1997: Princess Diana dies in crash

The crumpled wreck of the Mercedes-Benz in which Britain's Princess Diana and her companion, Dodi...
The crumpled wreck of the Mercedes-Benz in which Britain's Princess Diana and her companion, Dodi Al Fayed, died after a crash in a Paris tunnel. Photo by Reuters.
PARIS: Princess Diana and her millionaire companion, Dodi Al Fayed, were killed in a car crash early yesterday while being chased through Paris by photographers on motorcycles.

Surgeons fought for hours to save the princess, cutting open her shattered chest, closing a wound in the major vein between her heart and lungs, and massaging the heart for two hours in an effort to make it pump.

Three and a-half hours after the crash, all hope was lost for Diana - the world's most photographed woman, divorced wife of Heir to the British Throne Prince Charles, campaigner against land-mines, the woman who wanted to be the "Queen of People's Hearts".

French detectives were questioning seven press photographers and other witnesses yesterday.

The photographers were taken to crime squad headquarters on the Quai des Orfevres at 6am (4pm New Zealand time) and were being questioned by a team of detectives.

They were all French nationals.

Earlier, French Interior Minister Jean-Pierre Chevenement said the driver was thought to have lost control of the car while being pursued by press photographers.

The black Mercedes-Benz in which Diana (36) and Mr Al Fayed (41) were riding, after dinner at the Al Fayed-owned Ritz Hotel, smashed into a pillar in a road tunnel under the Place de l'Alma in the Eighth District.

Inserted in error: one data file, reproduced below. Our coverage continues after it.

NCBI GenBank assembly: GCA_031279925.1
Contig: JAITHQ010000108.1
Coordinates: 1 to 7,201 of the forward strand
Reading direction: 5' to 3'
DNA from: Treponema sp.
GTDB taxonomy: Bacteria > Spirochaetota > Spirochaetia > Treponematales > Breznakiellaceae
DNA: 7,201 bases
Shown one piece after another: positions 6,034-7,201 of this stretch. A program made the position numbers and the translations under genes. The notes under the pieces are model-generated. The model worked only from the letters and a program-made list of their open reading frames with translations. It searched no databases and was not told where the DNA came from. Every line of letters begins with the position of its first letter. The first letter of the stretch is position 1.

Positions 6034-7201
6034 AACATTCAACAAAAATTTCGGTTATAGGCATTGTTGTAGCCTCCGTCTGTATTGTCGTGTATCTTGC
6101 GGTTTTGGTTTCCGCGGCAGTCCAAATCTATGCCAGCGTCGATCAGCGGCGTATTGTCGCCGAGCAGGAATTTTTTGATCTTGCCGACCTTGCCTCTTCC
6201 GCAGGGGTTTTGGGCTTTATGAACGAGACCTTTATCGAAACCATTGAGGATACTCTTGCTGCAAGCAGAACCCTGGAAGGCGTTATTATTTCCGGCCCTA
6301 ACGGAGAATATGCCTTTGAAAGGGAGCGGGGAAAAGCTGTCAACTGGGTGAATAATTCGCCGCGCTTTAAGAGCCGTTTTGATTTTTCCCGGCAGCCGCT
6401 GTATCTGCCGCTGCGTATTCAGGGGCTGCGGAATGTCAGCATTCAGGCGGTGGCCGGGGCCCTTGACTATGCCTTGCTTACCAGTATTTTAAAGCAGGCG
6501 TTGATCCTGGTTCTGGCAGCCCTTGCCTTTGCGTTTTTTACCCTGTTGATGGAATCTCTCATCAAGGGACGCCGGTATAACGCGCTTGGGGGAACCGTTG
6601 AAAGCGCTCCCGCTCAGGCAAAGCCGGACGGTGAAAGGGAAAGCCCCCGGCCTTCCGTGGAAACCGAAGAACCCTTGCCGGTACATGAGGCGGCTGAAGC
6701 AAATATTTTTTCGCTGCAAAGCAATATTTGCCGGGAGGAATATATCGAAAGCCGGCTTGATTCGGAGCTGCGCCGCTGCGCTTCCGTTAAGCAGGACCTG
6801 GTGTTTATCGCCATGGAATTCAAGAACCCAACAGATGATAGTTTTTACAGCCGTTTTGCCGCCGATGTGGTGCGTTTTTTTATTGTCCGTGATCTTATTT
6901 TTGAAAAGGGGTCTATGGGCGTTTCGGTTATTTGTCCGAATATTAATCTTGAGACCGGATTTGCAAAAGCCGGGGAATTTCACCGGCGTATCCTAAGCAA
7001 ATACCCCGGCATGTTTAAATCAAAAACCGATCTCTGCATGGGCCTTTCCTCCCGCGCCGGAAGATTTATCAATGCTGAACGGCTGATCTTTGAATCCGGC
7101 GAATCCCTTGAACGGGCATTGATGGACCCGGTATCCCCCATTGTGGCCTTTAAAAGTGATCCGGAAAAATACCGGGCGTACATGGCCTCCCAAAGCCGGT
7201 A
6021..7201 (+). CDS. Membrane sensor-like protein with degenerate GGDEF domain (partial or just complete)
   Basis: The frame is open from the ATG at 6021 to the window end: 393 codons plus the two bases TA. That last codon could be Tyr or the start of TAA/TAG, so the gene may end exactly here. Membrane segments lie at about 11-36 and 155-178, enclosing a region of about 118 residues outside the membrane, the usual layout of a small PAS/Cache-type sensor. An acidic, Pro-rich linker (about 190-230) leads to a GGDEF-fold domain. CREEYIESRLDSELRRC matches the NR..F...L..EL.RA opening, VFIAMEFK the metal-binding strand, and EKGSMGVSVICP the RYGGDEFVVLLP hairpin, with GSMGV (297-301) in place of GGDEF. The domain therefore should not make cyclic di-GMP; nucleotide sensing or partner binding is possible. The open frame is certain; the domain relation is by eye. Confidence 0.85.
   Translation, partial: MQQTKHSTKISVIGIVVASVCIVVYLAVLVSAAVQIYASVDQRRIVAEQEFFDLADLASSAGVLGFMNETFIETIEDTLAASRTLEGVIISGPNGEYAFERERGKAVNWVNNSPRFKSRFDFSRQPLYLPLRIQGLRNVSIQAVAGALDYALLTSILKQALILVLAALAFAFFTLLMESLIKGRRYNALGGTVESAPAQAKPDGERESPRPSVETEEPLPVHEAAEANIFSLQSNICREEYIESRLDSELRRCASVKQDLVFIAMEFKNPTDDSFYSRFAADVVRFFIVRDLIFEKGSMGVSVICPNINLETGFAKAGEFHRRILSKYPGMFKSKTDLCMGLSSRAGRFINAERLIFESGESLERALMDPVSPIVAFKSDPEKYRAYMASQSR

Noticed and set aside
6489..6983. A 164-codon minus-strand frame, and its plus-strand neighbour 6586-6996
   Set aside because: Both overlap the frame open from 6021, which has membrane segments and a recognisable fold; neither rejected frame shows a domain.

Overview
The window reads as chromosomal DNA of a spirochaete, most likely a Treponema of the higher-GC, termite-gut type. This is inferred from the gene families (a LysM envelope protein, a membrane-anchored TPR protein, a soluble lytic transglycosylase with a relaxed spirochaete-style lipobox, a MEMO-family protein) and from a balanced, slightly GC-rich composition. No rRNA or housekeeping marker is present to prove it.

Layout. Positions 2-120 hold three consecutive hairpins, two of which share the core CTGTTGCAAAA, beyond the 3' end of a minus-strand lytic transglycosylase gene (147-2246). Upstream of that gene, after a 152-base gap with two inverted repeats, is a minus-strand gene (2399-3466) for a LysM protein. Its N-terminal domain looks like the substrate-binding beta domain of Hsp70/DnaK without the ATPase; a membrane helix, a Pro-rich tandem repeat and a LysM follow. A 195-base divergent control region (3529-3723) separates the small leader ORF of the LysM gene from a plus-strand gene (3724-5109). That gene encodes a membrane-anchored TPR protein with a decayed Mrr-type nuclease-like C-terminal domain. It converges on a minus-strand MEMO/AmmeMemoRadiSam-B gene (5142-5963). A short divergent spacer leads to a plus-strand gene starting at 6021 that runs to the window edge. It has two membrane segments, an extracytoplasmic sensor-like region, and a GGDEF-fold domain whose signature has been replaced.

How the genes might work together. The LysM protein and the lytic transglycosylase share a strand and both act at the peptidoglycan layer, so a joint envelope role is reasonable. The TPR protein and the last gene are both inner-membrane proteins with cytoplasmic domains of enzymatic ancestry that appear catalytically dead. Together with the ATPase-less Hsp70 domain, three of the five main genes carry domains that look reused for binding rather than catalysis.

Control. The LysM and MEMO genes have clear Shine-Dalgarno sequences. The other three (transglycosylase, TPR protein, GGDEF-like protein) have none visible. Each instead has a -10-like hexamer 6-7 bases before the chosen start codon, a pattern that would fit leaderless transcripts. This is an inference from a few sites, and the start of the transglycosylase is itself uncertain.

The front of the car folded like an accordion, its bumper driven back almost to the windscreen.

Mr Al Fayed died on the spot.

The driver of the car, a Ritz security guard, was also killed.

The fourth person in the car, one of the princess' bodyguards, was injured and freed from the crushed wreckage by rescue workers who cut the roof open from stem to stern.

A badly damaged motorcycle was also taken away from the accident scene.

Prince Charles was telephoned with news of the crash at Balmoral Castle, the Royal Family's summer home in the Scottish Highlands. He broke the news of the princess' death to their sons, Princes William (15) and Harry (12).

Princess Diana died on the eve of a conference in Oslo at which about 100 countries will try to agree on a treaty to ban anti-personnel landmines - her favourite cause, for which she travelled to war zones in Angola and Bosnia.

Princess Diana and Mr Al Fayed had been the focus of frenzied media attention for the past month after photographs showed the pair embracing on a holiday in the Mediterranean.

Only last week, Diana lashed out at the press in an interview published in the French daily newspaper Le Monde.

"The press is ferocious," she was quoted as saying.

"It pardons nothing. It only hunts for mistakes. Every motive is twisted, every gesture criticised.

"I think that in my place, any sane person would have left (Britain) long ago. But I cannot; I have my sons."

British Foreign Secretary Robin Cook, who is on a tour of Asia, told reporters in Manila that "It will be doubly tragic if it does emerge that this accident was in part caused by the persistent hounding of the princess and her privacy by photographers."

British Prime Minister Tony Blair said he was "utterly devastated" by the death of the princess.

"The whole of our country, all of us, will be in a state of mourning. Diana was a wonderful, warm and compassionate person who people - not just in Britain, but throughout the world - loved and will be mourned as a friend," Mr Blair said in a statement.

The accident took place about 35 minutes past midnight (10.35am New Zealand time) in the tunnel at the Place de l'Alma, across the Seine River from the Eiffel Tower.


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